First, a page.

Ben Oliver, Cricket Australia's head of national teams, confirmed on Monday that the integrity unit, which is currently headed by Rebecca Murray, had reached out to Bancroft to see if he was willing to speak further about the affair that led to him being banned for nine months, while Steven Smith and David Warner were both suspended for a year.
"There was obviously a thorough investigation into that, to that incident," Oliver said. "There were actions taken on the back of that and then since that time, everyone who's been involved in the team has worked incredibly hard to rebuild confidence and to ultimately sort of aspire to make Australians proud of the Australian cricket team. So from that point of view that processes have taken place.
"I think we've maintained all the way through that if, if anyone had any new information relating to that incident that we've encouraged people to come forward and discuss that with our integrity unit. In this particular case, our integrity team have reached out to Cam again extending that invitation to him if he does have any, any new information. We'll wait to see his response on that, we haven't had had a response. But in saying that we're operating on different time zones."
Earlier on Monday, Michael Clarke
had spoken plainly about the unresolved elements of the episode. "If you'd played the game of cricket, you would know more than three people know what was going on in there," Clarke told Sky Sports Radio
. "The problem Cricket Australia has is the fact they've tried to sweep it under the carpet and not come out and tell the full story.
"They go and do that Netflix or whatever it was [Amazon] and show all that, come inside the change room and let's talk about what happened after Sandpapergate, but the public want to go 'hang on a second, take me through the few months before Sandpapergate, what led up to that, what happened in South Africa, there's a TV show for you Netflix, give us that information. It will continue because it hasn't been finished, so much is left unsaid from the players and even what happened with staff.
"They [CA] did not want to go any deeper than that superficial example of ball-tampering. They did not investigate to see whether it was systemic had it been going on and on and on. Around the cricketing globe it was widely accepted a lot of teams were doing it."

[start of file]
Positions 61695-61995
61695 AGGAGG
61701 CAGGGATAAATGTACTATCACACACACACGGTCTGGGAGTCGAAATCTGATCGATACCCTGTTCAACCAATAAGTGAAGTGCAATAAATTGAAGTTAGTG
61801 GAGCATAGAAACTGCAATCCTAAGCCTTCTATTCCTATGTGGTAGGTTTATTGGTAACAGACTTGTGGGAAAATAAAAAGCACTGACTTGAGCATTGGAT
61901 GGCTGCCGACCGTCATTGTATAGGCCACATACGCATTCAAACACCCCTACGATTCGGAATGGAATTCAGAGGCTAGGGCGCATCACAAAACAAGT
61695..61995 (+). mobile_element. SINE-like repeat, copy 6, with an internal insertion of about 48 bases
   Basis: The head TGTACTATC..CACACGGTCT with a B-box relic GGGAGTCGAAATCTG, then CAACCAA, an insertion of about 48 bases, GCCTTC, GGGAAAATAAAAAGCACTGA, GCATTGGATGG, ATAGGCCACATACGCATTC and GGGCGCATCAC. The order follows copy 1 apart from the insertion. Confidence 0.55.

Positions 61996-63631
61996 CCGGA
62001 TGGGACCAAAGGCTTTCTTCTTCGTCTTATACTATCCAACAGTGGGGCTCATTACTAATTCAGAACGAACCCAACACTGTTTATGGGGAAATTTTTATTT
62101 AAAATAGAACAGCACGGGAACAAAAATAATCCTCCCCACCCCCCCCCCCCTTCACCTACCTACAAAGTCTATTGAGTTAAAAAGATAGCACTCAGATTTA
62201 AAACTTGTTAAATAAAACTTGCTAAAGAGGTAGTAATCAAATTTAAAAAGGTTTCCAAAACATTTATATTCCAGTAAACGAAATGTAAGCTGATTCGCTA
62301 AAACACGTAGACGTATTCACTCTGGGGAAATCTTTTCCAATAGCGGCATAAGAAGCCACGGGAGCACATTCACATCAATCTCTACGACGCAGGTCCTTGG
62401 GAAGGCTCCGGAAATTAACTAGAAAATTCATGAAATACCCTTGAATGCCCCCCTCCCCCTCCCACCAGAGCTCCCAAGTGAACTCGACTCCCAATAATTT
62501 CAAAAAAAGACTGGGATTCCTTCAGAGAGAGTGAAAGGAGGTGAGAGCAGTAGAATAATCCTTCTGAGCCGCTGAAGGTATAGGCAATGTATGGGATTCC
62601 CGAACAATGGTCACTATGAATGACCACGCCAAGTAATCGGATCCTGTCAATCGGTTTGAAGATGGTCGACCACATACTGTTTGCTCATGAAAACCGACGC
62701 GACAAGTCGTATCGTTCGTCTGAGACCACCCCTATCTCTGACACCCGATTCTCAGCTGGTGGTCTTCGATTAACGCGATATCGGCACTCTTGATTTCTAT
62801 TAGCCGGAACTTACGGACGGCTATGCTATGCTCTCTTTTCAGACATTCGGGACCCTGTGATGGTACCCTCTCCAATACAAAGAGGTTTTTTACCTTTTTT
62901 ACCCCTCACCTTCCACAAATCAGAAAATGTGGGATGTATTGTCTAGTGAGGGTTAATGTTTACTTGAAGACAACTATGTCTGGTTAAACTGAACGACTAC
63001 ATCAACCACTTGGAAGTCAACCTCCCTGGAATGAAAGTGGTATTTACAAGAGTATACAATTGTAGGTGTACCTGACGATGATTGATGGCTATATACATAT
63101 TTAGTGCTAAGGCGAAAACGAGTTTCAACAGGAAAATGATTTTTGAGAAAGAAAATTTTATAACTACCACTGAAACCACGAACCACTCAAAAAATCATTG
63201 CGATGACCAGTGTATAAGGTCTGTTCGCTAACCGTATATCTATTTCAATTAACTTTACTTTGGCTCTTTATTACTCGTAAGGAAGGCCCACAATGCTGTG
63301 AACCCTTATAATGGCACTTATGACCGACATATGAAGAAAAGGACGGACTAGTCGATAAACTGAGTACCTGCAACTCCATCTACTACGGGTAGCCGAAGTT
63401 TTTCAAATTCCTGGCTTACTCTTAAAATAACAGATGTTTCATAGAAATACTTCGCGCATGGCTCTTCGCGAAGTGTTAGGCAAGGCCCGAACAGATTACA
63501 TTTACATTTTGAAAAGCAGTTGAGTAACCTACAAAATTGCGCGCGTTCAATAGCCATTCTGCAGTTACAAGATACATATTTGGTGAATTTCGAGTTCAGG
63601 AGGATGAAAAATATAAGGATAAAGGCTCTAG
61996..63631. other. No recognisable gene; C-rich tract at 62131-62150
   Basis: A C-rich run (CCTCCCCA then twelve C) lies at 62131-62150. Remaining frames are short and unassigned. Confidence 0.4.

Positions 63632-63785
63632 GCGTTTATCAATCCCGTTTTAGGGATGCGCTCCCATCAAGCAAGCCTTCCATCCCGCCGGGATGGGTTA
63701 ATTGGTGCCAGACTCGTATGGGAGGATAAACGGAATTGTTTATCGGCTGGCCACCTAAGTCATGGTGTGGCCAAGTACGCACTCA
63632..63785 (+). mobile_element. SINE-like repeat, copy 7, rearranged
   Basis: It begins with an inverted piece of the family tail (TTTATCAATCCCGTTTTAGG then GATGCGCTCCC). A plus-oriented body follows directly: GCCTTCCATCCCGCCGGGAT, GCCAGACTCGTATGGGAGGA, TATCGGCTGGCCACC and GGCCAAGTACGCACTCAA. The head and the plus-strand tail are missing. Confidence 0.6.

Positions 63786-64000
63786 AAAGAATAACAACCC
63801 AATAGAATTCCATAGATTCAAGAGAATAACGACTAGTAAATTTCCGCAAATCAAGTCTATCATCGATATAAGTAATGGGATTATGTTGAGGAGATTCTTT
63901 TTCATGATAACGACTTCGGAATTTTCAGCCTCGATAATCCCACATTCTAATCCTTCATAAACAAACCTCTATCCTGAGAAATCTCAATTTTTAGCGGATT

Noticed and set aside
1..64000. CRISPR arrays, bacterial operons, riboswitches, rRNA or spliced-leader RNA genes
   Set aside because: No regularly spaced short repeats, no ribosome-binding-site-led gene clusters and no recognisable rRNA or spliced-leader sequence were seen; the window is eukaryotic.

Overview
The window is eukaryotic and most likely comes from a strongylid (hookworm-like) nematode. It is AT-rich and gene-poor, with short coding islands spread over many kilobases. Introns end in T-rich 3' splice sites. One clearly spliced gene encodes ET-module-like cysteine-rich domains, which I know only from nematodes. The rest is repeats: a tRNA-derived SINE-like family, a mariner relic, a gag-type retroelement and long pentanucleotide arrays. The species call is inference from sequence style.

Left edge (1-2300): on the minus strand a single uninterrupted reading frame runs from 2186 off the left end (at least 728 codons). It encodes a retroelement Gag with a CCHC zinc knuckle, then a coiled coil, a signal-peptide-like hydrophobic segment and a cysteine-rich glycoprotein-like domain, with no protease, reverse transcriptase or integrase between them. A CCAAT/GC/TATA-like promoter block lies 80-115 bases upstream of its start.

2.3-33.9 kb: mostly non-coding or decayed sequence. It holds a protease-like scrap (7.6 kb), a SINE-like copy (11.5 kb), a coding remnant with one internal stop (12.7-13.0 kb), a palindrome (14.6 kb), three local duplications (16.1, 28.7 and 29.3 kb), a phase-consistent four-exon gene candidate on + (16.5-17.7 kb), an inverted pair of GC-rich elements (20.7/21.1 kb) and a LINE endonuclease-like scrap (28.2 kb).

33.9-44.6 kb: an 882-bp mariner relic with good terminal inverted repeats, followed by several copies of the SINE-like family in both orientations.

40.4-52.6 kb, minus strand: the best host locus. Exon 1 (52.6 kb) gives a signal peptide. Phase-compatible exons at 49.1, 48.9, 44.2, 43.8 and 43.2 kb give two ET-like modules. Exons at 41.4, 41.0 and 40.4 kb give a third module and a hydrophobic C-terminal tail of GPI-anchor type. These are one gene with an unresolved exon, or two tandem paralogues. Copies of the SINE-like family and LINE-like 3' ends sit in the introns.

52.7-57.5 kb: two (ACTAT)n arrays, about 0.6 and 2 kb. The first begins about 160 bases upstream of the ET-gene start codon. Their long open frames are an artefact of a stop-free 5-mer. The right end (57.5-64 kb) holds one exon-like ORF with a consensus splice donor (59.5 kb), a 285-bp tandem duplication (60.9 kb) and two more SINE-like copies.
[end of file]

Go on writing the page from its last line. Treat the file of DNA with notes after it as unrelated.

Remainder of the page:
"You don't have to have played cricket at the highest level. If you know anything about the game of cricket, you know on that day, on that field, what went down, more than three people had to know about it. Impossible not to... that's why there's going to be finger-pointing until, I think until someone writes their book and tells the complete, honest truth. I don't think Cameron Bancroft should be smashed for what he's come out and said, he's tried to say nothing but he's doing an interview."
had also stated that he felt the issue was not resolved properly because it had not been fully investigated, particularly in terms of global "ball management" in the period leading up to Newlands.
"There was an opportunity for CA if they were going to make such a strong statement they needed to do a more thorough investigation to work out where the root of the problem was," Gilchrist said on SEN Radio. "Anyone would be naïve to think people were not aware with what was going on about ball maintenance. I don't think Cricket Australia wanted to go there. They did not want to go any deeper than that superficial example of ball-tampering.
"They did not investigate to see whether it was systemic had it been going on and on and on. Around the cricketing globe it was widely accepted a lot of teams were doing it. You haven't seen any reverse swing since that incident as a general statement across world cricket. Very minimal reverse swing. The positive that has come out with that punishment is it seems to have been eradicated from the game because it was getting out of control around the entire cricket world, not just the Australian cricket team."